Cons: very busy, might involve a walk so keep that in mind if you have elderly folk. This location is at the end of the trail, so park visitors hiking will funnel right behind you. 

  1. Mormon row (north and south)

The famous Mormon row barns you see associated with GTNP are both a site specific location. North Mormon the spot the park specifies is off to the north side of the barn. So the barn won’t be on the photo if you want the Tetons in the background. This is nice because people usually won’t be gathering around the back side of the barn. North Mormon allows for up to 40 people.

The exact spot they have mapped out for South Mormon barn is off to the south side of the barn, so the barn will be in the background with the mountains. South Mormon allows for up to 25 people. 

Pros: barns are another background focus in case of the mountains being clouded in. Historic, central, grand view of the mountain ranch. Absolutely beautiful at sunset.

Cons: very very busy, Parking can be a joke periodically during the day. South Mormon might have park visitors between you and the barn, meaning they might be in the background. 

3. Glacier view turnout

Iconic view of the mountains, beautiful spot with the range as well as the valley below. Extremely easy to get to. You can have up to 25 people here.

Pros: you could have your dog here, accessible for people who can’t walk far. Parking is good. The spot is on the edge of the hill, so park visitors can’t walk behind you.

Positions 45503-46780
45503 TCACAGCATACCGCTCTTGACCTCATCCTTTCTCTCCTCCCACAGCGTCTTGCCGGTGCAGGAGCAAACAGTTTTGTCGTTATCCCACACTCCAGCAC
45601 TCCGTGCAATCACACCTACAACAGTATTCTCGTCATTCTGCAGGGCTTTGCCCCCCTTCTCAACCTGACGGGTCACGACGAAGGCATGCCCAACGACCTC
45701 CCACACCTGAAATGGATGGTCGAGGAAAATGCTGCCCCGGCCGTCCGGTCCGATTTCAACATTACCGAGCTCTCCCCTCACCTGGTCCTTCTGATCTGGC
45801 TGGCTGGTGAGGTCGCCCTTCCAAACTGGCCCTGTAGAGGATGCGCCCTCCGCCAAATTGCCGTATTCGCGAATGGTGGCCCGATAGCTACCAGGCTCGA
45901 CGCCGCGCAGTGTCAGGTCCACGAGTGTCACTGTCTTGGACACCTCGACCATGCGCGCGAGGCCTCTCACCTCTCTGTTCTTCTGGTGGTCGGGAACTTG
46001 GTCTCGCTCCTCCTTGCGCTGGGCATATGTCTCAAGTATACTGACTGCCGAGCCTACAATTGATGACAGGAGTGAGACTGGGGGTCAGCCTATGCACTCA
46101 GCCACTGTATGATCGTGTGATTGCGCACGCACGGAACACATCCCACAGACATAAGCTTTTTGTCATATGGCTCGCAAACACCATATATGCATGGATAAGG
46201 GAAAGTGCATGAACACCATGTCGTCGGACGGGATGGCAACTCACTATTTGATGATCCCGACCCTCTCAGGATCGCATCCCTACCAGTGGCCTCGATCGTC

Cons: on the highway so traffic noises. This also makes it often busy with people waking around. 

  1. Colter bay swim beach

*Sold out for 2024. If you want water in the background of your ceremony, this is it! Just incredible views. It is the furthest from Jackson if that affects you. 

Pros: easier to get away from crowds as you have a good chunk of the beach to use. Toilets right there, picnic areas if you want to picnic with everyone. 40 people can be there with you in peak season, 12 or less in off season. 

Cons: I’ll have to think about this one haha. 

  1. Snake river overlook 

This is where the famous Ansel Adams photo was taken. Such a cool spot, really neat view of the mountains and it’s all paved. 

Pros: easy to get to, accessible. 

Cons: right off highway, there is a rock wall with signs that blocks view of river from camera, park visitors can walk behind you to get a look of the view themselves.

  1. Mountain View turnout

Probably my favorite Teton wedding ceremony location. The Tetons are jagged in the background & you’re standing in a field of sagebrush. Up to 25 people allowed on permit

Pros: people don’t really walk behind you unless they want to be assholes. Backdrop is a little more unique than the head on view. Seems less busy than some of the other options. 

Cons: off the Teton Park Road (not highway), so some traffic noise. 

That concludes the 6 site Specific Teton wedding ceremony permit locations!

Hopefully that gives you some clarity around each spot. One of my biggest suggestion is to hire a photographer or planner who can help guide you with the permit, local vendor recommendations as well as a strong wedding day timeline based on your location. It really helps take some of the stress off of you to have a team of people experienced in the Tetons to give you an amazing wedding experience. If you like the photos here I love to be considered! You can see my info and work here!